At first glance, the SupplyOn processes appear incredibly simple. Behind the user-friendly interface of the SAP NetWeaver-based portal, however, lies a highly complex system of hardware, software, and network technology that allows supply chains to be integrated.
If a new car is produced, for example, the manufacturers expect their suppliers to deliver complete seats, not just the various individual parts. A typical seat for a modern sport saloon consists of hundreds of components, such as moldings, covers, fasteners, polymers, electric motors, and switches.
Publishing the specifications, requesting quotations, and submitting offers for each of these parts requires considerable cooperation and intensive negotiations. Projects that formerly involved long, drawn-out authorization processes, with numerous blueprints and faxes, are now seamlessly integrated on the SupplyOn platform, making them considerably faster. Automobile manufacturers and their suppliers profit from the increased transparency and efficiency.
With SAP NetWeaver, SupplyOn offers customers a range of applications that connect manufacturers and their suppliers in an integrated logistics chain. When the seat supplier receives an order, for example, it logs on to SupplyOn and calls up a list of suitable vendors from the company directory. The seat supplier then sends the request for quotes to its suppliers. In this way, it can integrate all the relevant documents, such as tenders, standards, and specifications, using the SupplyOn Document Manager, and all the offers are received electronically.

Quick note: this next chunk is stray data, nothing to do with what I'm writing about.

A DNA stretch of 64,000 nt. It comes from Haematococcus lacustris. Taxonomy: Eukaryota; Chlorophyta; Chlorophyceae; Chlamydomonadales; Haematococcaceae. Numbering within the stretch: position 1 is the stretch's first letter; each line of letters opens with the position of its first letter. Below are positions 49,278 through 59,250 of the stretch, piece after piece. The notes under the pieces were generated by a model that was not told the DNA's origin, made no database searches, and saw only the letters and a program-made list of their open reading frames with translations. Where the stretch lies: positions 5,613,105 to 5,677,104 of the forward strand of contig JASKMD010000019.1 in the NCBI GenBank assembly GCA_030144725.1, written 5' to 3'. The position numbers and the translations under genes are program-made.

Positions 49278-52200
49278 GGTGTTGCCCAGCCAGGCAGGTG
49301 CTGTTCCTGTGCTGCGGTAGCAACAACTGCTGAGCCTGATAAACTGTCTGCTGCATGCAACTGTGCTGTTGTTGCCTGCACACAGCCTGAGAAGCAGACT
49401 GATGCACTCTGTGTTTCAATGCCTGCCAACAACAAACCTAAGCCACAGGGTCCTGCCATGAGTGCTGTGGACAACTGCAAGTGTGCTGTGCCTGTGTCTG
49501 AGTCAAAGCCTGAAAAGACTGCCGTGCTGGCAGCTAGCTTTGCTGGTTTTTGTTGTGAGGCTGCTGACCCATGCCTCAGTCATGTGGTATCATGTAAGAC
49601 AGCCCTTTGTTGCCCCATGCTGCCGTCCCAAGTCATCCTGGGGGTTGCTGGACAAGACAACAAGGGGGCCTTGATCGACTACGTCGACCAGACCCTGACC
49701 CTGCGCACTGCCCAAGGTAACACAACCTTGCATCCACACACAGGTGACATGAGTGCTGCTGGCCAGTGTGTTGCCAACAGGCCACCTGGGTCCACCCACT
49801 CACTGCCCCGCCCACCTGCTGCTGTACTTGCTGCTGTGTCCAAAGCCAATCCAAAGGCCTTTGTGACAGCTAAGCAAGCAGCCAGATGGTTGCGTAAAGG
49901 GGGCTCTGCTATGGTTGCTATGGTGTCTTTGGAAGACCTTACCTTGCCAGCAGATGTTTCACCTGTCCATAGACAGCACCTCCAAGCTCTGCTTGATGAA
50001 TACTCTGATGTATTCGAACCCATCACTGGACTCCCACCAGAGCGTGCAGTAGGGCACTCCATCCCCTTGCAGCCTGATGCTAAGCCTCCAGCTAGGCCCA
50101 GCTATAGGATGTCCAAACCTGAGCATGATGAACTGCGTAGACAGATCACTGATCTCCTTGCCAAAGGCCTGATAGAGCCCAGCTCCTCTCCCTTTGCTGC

Once the contract has been awarded, SupplyOn handles the logistics processes, such as the delivery schedule and dispatching supplier and transport data. Similarly, SupplyOn deals with the financial and quality management processes, such as delivering the supplier evaluation data.
The Vendor Managed Inventory (VMI) solution optimizes the slotting procedure, putting the onus on the supplier to know when and how many specific components have to be in stock. The VMI monitor can be used by both sides as a planning tool on the SupplyOn platform. With standard parts, where price is decisive, the supplier can hold online auctions for selected suppliers. These auctions are more transparent than classical price negotiations, and a supplier can see where its offer stands compared to the competition.
Providing stability in the face of change
SupplyOn’s vision of developing a new business model for cooperation and collaboration in the automobile industry has proven a resounding success. The company – based in Hallbergmoos, near Munich, Germany, with a subsidiary in Detroit, United States – now sees growth opportunities in Asia. In an industry continually confronted by radical changes, the combination of SupplyOn and SAP NetWeaver offers great stability. “We don’t know what business processes in the automobile industry will be like in ten years,” says Jörg Mieger “but with SupplyOn, the industry definitely has the right platform to handle whatever comes next.”